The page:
After John Hartson had missed from the penalty spot and Wales had let slip a 2-0 lead in the first five minutes of the second half, a Ryan Giggs free-kick earned Toshack his first competitive victory in his second spell as coach to the Welsh team.
It ended a big drought all round for Wales: their first win outside of friendlies for two years; their first points following six successive defeats in Group Six; and their first goals after five depressingly barren games.
"To score three goals away from home is particularly satisfying," Toshack reflected. "We knew it would be a difficult game and thankfully it worked out for us."
It did, indeed, and deservedly so - even if Paul Jones and his defence were obliged to absorb a barrage of late pressure as Northern Ireland went all out to sustain the mood of celebration generated by their historic victory over England in Belfast last month.
In Giggs, Wales had the game's most influential player and they mustered the more fluent football, despite enduring a shaky opening. Michael Duff flashed a header narrowly off target in the second minute and it took the Red Dragons time to draw breath after a spirited start by Lawrie Sanchez's Northern Ireland side. When they did so, however, they were quickly breathing fire.
Giggs and Sam Ricketts had already made inroads on the left before the latter scorched up the flank on the overlap in the 27th minute and squared a pass for Simon Davies to drill a first-time shot past Maik Taylor. It was Wales' first goal since Craig Bellamy struck twice in a 2-0 friendly win against Hungary in February. And the second goal soon followed.
Giggs nutmegged Duff and hared up the left before drilling the ball into the penalty area for Carl Robinson to produce another clinical first-time finish. It was the Sunderland midfielder's first goal for his country and it put Wales 2-0 up after 38 minutes.
They should have been three up three minutes later. From Taylor's weak kick, Davies was clearly pulled back by Tony Capaldi and, although the tugging started outside the area, referee Ruud Bossen pointed to the penalty spot. Fortunately for Northern Ireland, Hartson's weak kick allowed Taylor to redeem himself with a diving save.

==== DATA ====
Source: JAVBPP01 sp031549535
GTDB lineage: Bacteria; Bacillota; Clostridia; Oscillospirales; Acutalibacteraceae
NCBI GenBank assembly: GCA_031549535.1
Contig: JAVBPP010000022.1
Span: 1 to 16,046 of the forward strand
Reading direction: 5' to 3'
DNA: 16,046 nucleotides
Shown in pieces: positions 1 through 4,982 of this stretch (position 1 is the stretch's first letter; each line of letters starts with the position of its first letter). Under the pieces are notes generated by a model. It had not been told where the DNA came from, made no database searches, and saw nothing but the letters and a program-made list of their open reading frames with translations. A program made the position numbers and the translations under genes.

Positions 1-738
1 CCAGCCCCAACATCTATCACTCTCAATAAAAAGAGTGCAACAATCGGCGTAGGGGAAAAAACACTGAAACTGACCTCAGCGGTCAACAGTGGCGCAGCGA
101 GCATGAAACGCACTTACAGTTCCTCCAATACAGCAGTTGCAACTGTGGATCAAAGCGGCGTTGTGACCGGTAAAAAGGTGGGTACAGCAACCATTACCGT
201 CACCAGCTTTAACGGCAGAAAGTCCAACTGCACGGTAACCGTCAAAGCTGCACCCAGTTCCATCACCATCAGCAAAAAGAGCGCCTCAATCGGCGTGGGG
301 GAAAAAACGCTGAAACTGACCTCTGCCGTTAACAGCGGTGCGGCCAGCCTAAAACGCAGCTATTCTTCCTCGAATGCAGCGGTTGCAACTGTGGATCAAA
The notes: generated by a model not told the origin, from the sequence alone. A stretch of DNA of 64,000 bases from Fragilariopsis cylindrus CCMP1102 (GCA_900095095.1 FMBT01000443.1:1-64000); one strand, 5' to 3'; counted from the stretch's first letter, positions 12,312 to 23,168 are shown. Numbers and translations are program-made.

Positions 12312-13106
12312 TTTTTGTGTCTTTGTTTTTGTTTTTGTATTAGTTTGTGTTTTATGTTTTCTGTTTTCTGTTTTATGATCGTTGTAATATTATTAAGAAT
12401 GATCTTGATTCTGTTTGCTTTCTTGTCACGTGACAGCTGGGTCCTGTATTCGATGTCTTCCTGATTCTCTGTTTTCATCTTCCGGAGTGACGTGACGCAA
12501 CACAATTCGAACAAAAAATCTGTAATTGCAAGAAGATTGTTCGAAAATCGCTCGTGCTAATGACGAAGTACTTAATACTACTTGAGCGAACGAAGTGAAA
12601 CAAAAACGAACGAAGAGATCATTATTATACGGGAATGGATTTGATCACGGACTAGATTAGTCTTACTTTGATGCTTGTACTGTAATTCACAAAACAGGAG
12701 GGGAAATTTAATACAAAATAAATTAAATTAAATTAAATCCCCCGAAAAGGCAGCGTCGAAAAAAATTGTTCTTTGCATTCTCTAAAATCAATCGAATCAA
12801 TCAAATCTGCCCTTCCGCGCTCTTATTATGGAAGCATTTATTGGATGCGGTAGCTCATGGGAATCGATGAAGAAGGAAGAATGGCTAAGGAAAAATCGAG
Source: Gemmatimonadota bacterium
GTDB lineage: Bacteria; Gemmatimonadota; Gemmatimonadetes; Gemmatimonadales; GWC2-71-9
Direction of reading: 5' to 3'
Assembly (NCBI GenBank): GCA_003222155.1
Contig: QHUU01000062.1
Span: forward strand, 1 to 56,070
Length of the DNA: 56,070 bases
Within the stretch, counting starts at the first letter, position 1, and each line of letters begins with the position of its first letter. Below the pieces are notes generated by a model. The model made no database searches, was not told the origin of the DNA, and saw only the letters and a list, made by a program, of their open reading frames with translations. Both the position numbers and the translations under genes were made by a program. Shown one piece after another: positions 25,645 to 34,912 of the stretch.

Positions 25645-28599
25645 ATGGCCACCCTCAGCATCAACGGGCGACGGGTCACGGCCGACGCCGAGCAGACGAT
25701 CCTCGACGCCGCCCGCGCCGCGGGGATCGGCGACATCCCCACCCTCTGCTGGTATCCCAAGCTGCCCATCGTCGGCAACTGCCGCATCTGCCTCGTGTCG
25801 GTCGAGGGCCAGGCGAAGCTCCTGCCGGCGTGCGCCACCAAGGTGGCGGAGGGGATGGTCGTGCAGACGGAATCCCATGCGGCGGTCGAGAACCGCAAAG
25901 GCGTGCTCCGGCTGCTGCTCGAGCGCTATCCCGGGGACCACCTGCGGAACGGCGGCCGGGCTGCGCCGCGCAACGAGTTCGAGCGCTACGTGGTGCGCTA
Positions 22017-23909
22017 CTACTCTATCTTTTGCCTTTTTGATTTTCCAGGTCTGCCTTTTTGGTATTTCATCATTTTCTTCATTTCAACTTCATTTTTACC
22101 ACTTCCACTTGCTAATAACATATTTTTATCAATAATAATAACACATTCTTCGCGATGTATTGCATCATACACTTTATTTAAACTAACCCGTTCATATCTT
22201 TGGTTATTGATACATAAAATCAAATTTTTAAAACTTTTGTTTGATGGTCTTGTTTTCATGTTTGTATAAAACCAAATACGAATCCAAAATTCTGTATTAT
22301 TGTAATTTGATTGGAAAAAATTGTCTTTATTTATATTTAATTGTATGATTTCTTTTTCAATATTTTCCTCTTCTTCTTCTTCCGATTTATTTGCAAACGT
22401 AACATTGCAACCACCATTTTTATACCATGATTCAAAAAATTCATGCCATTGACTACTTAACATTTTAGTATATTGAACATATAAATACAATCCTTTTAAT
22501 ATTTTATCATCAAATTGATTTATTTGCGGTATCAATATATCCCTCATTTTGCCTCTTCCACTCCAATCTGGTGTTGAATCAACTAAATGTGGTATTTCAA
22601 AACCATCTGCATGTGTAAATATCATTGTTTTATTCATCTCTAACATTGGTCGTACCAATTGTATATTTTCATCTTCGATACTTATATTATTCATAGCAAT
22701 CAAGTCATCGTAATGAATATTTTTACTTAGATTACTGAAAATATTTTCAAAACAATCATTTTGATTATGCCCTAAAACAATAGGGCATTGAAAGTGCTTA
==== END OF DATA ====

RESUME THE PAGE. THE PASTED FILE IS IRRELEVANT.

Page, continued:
The tide might have been turned before half-time when Stuart Elliott managed to bundle the ball past Jones from close range, but he was deemed to be offside.
The Irish, however, were not to be downhearted and after just five minutes of the second half they had thrillingly wiped out the deficit.
Keith Gillespie was the first to strike, taking a lay-off from James Quinn, then playing a one-two with David Healy and bursting into the Welsh box to score a collector's piece of a goal - only his second in 65 internationals and his first for 11 years.
It was swiftly followed by Steve Davis's first for Northern Ireland, the young Aston Villa midfielder lashing in a right-foot shot as the Welsh defence - missing the injured James Collins - failed to clear a throw-in from the right.
Windsor Park went wild, scenting another famous victory, but when Robert Earnshaw collapsed in a heap just outside the home penalty area, Giggs stepped up to curl a sublime free-kick past the wrong-footed Taylor.
Not that the drama was over. Far from it. There were a couple of desperate saves by Jones and a couple more desperate shouts for a Northern Ireland penalty before Wales were assured of their first win in Belfast since Gordon Davies scored in a 1-0 victory in 1983.
It was, in fact, their first trip to Windsor Park since that particular Home International. And after yesterday's humdinger, their next visit can hardly come too soon.Reuse content